Jerry R. Balentine, DO, FACEP
Dr. Balentine received his undergraduate degree from McDaniel College in Westminster, Maryland. He attended medical school at the Philadelphia College of Osteopathic Medicine graduating in1983. He completed his internship at St. Joseph's Hospital in Philadelphia and his Emergency Medicine residency at Lincoln Medical and Mental Health Center in the Bronx, where he served as chief resident.
Melissa Conrad Stöppler, MD
Melissa Conrad Stöppler, MD, is a U.S. board-certified Anatomic Pathologist with subspecialty training in the fields of Experimental and Molecular Pathology. Dr. Stöppler's educational background includes a BA with Highest Distinction from the University of Virginia and an MD from the University of North Carolina. She completed residency training in Anatomic Pathology at Georgetown University followed by subspecialty fellowship training in molecular diagnostics and experimental pathology.
Charles Patrick Davis, MD, PhD
Dr. Charles "Pat" Davis, MD, PhD, is a board certified Emergency Medicine doctor who currently practices as a consultant and staff member for hospitals. He has a PhD in Microbiology (UT at Austin), and the MD (Univ. Texas Medical Branch, Galveston). He is a Clinical Professor (retired) in the Division of Emergency Medicine, UT Health Science Center at San Antonio, and has been the Chief of Emergency Medicine at UT Medical Branch and at UTHSCSA with over 250 publications.
In this Article
- Abdominal hernia facts
- What is an abdominal hernia?
- Where are abdominal hernias located?
- What are abdominal hernia symptoms and signs?
- What are the different types of abdominal hernias?
- How is an abdominal hernia repaired and treated?
- What is laparoscopic abdominal hernia repair surgery?
- What about the use of a laser in abdominal hernia repair?
- What kind of anesthesia is used for abdominal hernia surgery?
- Can strengthening the muscles make an abdominal hernia go away?
- What can be done to prevent an abdominal hernia?
- Are abdominal hernias inherited?
- Do abdominal hernias usually develop on both sides of the body?
- Should all abdominal hernias be repaired?
- How can a person determine if a lump or swelling is an abdominal hernia?
What are abdominal hernia symptoms and signs?
Symptoms of a hernia include pain or discomfort and a localized swelling somewhere on the surface of the abdomen or in the groin area. A hernia can also be painless and only appear as a bulging. The pain may be intermittent or constant and the swelling may decrease or be absent, depending on the amount of pressure in the abdomen. Constant, intense pain at a bulge site may indicate a medical emergency and should be evaluated immediately by a doctor.
What are the different types of abdominal hernias?
Epigastric, umbilical, incisional, lumbar, internal, inguinal, hiatal, and Spigelian hernias all occur at different sites of the abdomen in areas that are prone to anatomical or structural weakness. With the exception of internal hernias (within the abdomen), these hernias are commonly recognized as a lump or swelling and are often associated with pain or discomfort at the site. Internal hernias can be extremely difficult to diagnose until the intestine (bowel) has become trapped and obstructed because there is usually no external evidence of a lump.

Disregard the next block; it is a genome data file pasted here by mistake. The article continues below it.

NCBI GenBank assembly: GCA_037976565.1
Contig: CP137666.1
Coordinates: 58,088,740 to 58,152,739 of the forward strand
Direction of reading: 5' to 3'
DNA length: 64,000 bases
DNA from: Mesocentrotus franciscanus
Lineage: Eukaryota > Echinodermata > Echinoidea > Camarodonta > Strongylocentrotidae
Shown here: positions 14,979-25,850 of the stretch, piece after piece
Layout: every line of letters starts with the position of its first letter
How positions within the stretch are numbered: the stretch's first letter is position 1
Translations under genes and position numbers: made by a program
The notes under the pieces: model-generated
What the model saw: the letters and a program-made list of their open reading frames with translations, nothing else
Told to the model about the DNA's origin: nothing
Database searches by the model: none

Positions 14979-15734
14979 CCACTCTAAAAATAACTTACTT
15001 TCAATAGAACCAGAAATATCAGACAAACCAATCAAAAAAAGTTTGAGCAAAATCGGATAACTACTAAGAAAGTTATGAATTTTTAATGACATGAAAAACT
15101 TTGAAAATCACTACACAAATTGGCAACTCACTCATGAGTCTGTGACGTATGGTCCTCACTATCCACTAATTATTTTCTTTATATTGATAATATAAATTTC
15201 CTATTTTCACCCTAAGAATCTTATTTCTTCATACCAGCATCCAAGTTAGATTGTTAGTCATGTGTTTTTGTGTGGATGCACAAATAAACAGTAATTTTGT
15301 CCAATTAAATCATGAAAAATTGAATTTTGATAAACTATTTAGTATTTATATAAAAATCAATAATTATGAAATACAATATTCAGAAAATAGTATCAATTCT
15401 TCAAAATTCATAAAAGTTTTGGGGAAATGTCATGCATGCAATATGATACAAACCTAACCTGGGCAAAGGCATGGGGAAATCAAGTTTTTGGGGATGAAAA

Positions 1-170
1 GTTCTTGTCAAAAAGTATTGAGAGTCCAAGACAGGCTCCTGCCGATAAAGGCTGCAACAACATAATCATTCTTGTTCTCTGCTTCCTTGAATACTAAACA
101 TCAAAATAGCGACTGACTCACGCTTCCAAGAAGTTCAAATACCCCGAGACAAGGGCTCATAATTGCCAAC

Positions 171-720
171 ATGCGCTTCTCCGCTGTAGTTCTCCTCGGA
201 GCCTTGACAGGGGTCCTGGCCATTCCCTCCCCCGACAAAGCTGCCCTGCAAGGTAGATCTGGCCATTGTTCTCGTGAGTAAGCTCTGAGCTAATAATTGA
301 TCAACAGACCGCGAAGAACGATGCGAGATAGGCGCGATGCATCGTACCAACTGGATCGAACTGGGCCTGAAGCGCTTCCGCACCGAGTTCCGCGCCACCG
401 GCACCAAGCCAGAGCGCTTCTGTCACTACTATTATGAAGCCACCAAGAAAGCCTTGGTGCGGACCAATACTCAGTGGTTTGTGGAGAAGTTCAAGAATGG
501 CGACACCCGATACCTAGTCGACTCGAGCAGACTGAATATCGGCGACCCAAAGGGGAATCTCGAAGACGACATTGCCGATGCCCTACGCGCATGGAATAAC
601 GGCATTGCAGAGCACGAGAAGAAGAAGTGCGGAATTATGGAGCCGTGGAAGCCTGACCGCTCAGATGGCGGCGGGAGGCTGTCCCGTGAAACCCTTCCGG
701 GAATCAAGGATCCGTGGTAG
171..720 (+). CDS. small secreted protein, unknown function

How is an abdominal hernia repaired and treated?
A hernia repair requires surgery. There are several different procedures that can be used for fixing any specific type of hernia. In the open surgical approach, following appropriate anesthesia and sterilization of the surgical site, an incision is made over the area of the hernia and carried down carefully through the sequential tissue layers. The goal is to separate away all the normal tissue and define the margins of the hole or weakness. Once this has been achieved, the hole is then closed, usually by some combination of suture and a plastic mesh. When a repair is done by suture alone, the edges of the defect are pulled together, much like sewing a hole together in a piece of cloth. One of the possible complications of this approach is that it can put excessive strain on the surrounding tissues through which the sutures are passed. Over time, with normal bodily exertion, this strain can lead to the tearing of these stressed tissues and the formation of another hernia. The frequency of such recurrent hernias, especially in the groin region, has led to the development of many different methods of suturing the deep tissue layers in an attempt to provide better results.
In order to provide a secure repair and avoid the stress on the adjacent tissue caused by pulling the hole closed, an alternative technique was developed which bridges the hole or weakness with a piece of plastic-like mesh or screen material. The mesh is a permanent material and, when sewn to the margins of the defect, it allows the body's normal healing process to incorporate it into the local structures. Hernia repair with mesh has proved to be a very effective means of repair.
After the hernia repair is completed, the overlying tissues and skin are surgically closed, usually with absorbable sutures. More and more of hernia repairs are now being done using laparoscopic techniques (see below).
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